The emerging role of DNA methylation in epileptogenesis

Epilepsia. 2012 Dec:53 Suppl 9:11-20. doi: 10.1111/epi.12031.


DNA methylation is a covalent chromatin modification, characterized by the biochemical addition of a methyl group (-CH3) to cytosine nucleotides via a DNA methyltransferase enzyme. 5'-Methylcytosine (5-mC), frequently called the fifth base, has been implicated in genome stability, silencing of transposable elements, and repression of gene expression. Through the latter, DNA methylation dynamics broadly influence brain development, function, and aging. Aberrant DNA methylation patterns, either localized to specific gene regions or scattered throughout the genome, are associated with many neurologic disorders. Herein, we discuss the emerging role of DNA methylation in epileptogenesis and the perspectives arising from epigenetic medicine as new therapeutic strategy in difficult-to-treat epilepsies.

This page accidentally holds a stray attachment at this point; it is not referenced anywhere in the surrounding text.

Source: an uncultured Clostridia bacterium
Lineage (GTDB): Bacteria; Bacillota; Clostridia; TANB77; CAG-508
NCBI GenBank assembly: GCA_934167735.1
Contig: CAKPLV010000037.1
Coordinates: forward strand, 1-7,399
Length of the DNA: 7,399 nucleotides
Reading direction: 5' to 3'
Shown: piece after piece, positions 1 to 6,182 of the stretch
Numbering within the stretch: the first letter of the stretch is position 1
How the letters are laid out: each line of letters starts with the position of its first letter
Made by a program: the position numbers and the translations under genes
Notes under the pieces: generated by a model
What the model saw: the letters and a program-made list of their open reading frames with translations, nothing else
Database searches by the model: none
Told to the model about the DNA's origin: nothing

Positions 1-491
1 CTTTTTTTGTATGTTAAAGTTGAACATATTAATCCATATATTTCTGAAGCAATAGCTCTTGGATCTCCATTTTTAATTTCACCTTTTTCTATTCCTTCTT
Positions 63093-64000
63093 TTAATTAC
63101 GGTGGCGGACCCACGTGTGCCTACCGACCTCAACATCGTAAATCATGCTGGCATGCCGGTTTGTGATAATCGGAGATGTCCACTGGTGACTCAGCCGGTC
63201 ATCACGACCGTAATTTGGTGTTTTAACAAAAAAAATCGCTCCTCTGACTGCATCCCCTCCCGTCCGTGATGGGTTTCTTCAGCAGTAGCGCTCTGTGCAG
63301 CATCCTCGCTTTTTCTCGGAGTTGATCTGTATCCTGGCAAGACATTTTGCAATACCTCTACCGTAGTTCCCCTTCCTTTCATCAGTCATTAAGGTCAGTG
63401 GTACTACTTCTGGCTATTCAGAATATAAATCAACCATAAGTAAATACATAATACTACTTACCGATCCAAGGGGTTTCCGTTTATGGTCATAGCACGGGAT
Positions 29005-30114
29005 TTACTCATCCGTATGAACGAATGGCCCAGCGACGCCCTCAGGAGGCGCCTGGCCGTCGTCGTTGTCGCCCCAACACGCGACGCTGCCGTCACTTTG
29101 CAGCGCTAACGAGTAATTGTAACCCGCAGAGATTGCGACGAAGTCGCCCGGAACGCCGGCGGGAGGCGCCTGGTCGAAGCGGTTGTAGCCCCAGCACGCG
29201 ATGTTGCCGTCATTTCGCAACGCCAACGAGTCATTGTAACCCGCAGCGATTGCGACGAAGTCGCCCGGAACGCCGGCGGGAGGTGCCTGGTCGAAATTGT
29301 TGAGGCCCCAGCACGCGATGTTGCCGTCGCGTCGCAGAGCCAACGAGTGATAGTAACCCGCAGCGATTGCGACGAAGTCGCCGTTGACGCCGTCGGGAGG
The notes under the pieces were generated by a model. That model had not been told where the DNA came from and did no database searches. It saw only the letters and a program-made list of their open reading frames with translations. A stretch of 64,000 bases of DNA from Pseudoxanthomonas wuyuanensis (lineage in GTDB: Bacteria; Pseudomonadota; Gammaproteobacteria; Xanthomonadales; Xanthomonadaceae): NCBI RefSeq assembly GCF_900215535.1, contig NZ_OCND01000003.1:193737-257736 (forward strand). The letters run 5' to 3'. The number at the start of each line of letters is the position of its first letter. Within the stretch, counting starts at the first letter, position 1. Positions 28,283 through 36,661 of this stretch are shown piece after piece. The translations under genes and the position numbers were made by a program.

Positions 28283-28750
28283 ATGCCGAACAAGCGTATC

Publication types

  • Research Support, Non-U.S. Gov't
  • Review

MeSH terms

  • Animals
  • DNA Methylation* / genetics
  • Epigenesis, Genetic* / genetics
  • Epigenomics
  • Epilepsy / enzymology
  • Epilepsy / genetics*
  • Epilepsy / physiopathology*
  • Humans
  • Nervous System Diseases / genetics
  • Nervous System Diseases / physiopathology
  • S-Adenosylmethionine / metabolism


  • S-Adenosylmethionine